Tuesday, May 29, 2007

Erika's Extra New and Hot

"The exhibition at the Cooper-Hewitt has many items to show a grasp of the depths of world poverty and ingenious ways to attack it. They include a 20-gallon rolling drum for transporting water, above."

“Design That Solves Problems for World’s Poor” http://www.nytimes.com/2007/05/29/science/29cheap.html?ref=science

This article doesn’t relate directly to Darwin, but we’ve talked several times about attempts to right past wrongs, like using technology to counter the global warming that is resulting from technology. I also think it’s just a really good idea. This article describes the Cooper-Hewitt National Design Museum that honors inventors who design products to help the poorest in the world. It is housed in Carnegie’s mansion, which is fitting, as Carnegie himself thought that everyone wealthy had a duty use his money for the greater good. He believed that wealth would be most useful concentrated in the hands of a few, who would then become patrons of the arts and sciences, promoting a level of civilization that he did not believe possible without a wealth disparity. He himself founded libraries all across the country, and managed to give away almost all of his money before he died (for more of his philosophy, see “The Gospel of Wealth” http://www.fordham.edu/halsall/mod/1889carnegie.html). Since there is such an enormous disparity between the industrialized world and the developing world, I’m sure Carnegie would have approved of using the amassed resources to improve others’ lives. I found it interesting that, after globalization has allowed developed countries to exploit the resources of the rest of the world, we are now trying to use globalization to make the situation more tenable.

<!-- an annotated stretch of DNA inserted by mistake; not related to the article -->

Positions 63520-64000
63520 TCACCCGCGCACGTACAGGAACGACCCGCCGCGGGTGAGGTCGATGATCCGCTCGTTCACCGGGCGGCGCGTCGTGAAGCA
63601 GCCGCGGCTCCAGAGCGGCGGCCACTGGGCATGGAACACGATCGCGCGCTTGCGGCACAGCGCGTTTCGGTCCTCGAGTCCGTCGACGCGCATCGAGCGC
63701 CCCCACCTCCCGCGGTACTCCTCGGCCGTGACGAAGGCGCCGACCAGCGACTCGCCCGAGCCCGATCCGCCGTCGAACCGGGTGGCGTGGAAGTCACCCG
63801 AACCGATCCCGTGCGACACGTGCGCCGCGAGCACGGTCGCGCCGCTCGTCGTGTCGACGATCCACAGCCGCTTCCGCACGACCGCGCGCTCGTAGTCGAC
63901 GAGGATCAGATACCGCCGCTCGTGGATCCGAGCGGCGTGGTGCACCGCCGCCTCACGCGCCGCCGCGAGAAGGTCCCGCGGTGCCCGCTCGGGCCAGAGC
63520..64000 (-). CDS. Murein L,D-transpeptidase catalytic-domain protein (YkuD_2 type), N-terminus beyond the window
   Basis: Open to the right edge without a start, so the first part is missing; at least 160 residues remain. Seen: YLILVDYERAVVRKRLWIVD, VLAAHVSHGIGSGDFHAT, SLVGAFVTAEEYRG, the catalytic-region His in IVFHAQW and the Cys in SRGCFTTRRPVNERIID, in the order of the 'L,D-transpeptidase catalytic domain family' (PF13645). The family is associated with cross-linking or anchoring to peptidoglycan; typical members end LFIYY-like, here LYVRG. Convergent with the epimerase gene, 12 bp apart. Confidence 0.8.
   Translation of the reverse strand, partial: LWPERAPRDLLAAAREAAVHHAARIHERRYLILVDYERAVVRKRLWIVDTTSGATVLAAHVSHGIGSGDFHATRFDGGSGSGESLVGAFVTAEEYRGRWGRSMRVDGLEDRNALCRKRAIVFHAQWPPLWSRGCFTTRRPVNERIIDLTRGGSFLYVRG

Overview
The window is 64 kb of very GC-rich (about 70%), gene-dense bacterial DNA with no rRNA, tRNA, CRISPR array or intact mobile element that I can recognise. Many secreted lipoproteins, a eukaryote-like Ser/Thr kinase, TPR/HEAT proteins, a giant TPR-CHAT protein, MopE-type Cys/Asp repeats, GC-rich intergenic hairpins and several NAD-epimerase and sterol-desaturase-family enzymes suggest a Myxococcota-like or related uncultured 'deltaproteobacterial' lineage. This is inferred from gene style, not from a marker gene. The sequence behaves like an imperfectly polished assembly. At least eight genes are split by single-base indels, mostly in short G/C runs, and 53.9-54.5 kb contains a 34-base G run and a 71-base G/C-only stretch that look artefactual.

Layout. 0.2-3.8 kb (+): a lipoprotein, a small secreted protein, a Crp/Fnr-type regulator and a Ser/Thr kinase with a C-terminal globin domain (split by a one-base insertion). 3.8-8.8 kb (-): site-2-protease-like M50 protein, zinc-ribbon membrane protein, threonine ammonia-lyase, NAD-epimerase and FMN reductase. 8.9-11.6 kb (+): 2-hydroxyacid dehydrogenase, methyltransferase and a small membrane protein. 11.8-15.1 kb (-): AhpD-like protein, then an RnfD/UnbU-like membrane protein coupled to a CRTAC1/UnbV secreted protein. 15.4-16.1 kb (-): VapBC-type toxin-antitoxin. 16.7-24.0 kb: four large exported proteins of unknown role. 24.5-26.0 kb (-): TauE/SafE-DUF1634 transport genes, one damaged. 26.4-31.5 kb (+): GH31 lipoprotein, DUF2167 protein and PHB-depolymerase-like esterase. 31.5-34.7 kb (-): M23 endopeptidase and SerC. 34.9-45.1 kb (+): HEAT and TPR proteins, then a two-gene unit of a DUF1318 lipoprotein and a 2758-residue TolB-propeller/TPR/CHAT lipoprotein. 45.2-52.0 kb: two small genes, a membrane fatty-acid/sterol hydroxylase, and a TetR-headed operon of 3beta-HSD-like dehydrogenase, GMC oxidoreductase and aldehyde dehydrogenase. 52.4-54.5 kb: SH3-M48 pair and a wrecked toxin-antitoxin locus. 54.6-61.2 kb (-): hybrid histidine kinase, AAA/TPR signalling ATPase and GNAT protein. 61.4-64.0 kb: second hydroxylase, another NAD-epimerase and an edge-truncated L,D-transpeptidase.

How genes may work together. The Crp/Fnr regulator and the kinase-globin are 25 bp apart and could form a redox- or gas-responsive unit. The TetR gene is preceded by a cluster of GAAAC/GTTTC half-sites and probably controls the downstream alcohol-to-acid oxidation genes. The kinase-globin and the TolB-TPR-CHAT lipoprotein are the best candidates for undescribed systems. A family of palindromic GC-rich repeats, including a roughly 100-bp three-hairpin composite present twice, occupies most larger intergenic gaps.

1 comment:

Lauren said...

My impression was that Carnegie wanted to improve the culture people were exposed to, which is why he built lots of libraries. I don't think he ever did anything to improve the physical existence of people though.... Maybe he would have approved of things like the water drum, but my impression (I took 19th century US History last year so I'm not just making this all up, though I might not remember very well) was that for physical needs he would just assume let people fend for themselves. I just thought I'd bring that up, in case someone had more to add.